Thursday, January 3, 2008

Blue Faced and Pugnacious

The bird book says the Blue-faced Honeyeater is pugnacious, especially when it is caught stealing twigs from other birds' nests (Frith, 1976:468).

It was raining lightly as I walked towards the river. It has been raining on and off for a few days now which has brought life-giving moisture to this very dry region in SE Queensland. Out of the corner of my eye I felt a presence in the bush beside me and turned to see a splendid bird, wearing an eye patch of irridescent cobalt blue and a golden-olive feathered cloak. Yet as I read the description of this bird I discovered that not everyone has that opinion. Blue-faced Honeyeaters are also known as the 'Banana Bird' because of their predilection for fruit and as a consequence can damage crops and are regarded as pests. But in the riverine undergrowth this bird looked magnificient.

Sometimes drizzle, sometimes downpour, the rain is delicious. The damp dull atmosphere has pervaded the river valley where the sound of bird song is intense as it pierces the grey morning. Sharper somehow. The very melodic Butcher Bird, the dramatic chatter of Wille Wagtail, the delicious carolling of Magpies, the haunting calls of Currawong and Raven, the river is a sound feast.

Ecophilosopher and eco-musician David Rothenberg has explored the history and practice of birdsong in his book 'Why Birds Sing: A Journey into the Mystery of Bird Song' (2005) and says they sing: 'Because they can and because they must.... Songs are used to attract mates and defend territories, but the form is much more than function. Nature is full of beauty, and of music.' Listen to his delighful musical partnership with these beautiful sounds especially the beautifully lyrical Lyre Bird Suite, where the Lyre Bird's display of myriad forest sounds is spectacular and blends charismatically with the human musicianship.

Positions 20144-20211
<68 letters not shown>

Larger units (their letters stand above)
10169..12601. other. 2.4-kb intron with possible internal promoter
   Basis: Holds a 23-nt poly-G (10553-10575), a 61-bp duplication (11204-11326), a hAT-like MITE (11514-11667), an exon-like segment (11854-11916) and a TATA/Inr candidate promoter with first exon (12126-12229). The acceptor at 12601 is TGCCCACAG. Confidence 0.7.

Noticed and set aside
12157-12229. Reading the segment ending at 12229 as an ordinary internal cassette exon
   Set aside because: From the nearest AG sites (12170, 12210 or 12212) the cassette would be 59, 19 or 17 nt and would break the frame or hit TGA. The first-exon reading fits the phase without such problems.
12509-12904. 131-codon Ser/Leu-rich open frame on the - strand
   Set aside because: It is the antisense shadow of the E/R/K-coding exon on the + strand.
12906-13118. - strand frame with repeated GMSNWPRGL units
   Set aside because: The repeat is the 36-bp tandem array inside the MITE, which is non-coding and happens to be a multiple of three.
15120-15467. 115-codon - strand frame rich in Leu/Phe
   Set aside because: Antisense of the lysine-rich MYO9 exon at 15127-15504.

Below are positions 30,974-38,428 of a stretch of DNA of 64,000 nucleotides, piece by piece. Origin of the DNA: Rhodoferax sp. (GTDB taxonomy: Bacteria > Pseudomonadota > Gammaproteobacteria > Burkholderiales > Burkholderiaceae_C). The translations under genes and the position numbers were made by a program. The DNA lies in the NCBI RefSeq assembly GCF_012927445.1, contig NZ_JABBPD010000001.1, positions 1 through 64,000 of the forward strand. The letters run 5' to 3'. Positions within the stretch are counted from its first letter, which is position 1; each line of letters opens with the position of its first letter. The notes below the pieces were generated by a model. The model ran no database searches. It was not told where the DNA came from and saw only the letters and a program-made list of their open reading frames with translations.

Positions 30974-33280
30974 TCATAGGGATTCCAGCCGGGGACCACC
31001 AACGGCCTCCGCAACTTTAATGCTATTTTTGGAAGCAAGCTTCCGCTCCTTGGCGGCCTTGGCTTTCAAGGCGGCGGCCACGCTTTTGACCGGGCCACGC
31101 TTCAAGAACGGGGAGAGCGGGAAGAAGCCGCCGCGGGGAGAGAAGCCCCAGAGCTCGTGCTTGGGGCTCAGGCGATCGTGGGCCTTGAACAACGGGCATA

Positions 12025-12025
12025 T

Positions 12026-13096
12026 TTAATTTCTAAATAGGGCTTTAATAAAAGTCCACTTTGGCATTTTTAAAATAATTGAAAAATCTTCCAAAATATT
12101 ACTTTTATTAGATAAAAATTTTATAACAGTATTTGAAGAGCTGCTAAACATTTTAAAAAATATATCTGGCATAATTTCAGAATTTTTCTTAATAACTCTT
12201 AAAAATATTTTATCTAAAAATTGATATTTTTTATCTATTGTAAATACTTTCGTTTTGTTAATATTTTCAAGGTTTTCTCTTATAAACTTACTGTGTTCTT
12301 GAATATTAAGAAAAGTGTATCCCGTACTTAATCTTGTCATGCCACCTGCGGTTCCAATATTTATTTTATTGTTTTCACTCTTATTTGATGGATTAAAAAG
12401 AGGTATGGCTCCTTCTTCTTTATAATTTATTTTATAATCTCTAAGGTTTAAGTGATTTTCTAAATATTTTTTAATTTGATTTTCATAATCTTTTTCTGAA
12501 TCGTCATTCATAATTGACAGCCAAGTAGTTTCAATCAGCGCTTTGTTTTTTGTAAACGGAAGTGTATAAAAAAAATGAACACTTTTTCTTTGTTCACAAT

Rothenberg's musical relationship with birds is described as 'interspecies' but could there also be a 'sonorific' relationship of the interspecies kind between river and bird, rain and river, as well as human and nature? In an essay entitled 'Interspecies Music', Rothenberg reflecting on the process of partnering with nature quotes the long-time animal communications and whale song researcher Jim Nollman:

'Treat the music as an invitation. Visualize the bond of time and place as a sanctuary filled with music. Feel what it means to get on whale time. Don't try to communicate; remain humble to the fact that music — especially "beautiful music" — is a judgment call. That rare bird known as the interspecies musician learns to meet the animal halfway, two species willing to play in the same band, if but for a moment. It frolics with our basic conception of what it means to be both human and animal.'

The interconnection between human and nature is fluid, boundaryless, an intermerging of one in the other and the other in one resplendent in the magical symphony between Lyre Bird and David Rothenberg. Have a listen.

Frith HJ, 1976, Reader's Digest Complete Book of Australian Birds, Surry Hills, NSW, Reader's Digest Services Pty Ltd.
Rothenberg D, 2005, Why Birds Sing: A Journey into the Mystery of Bird Song, New York, Basic Books.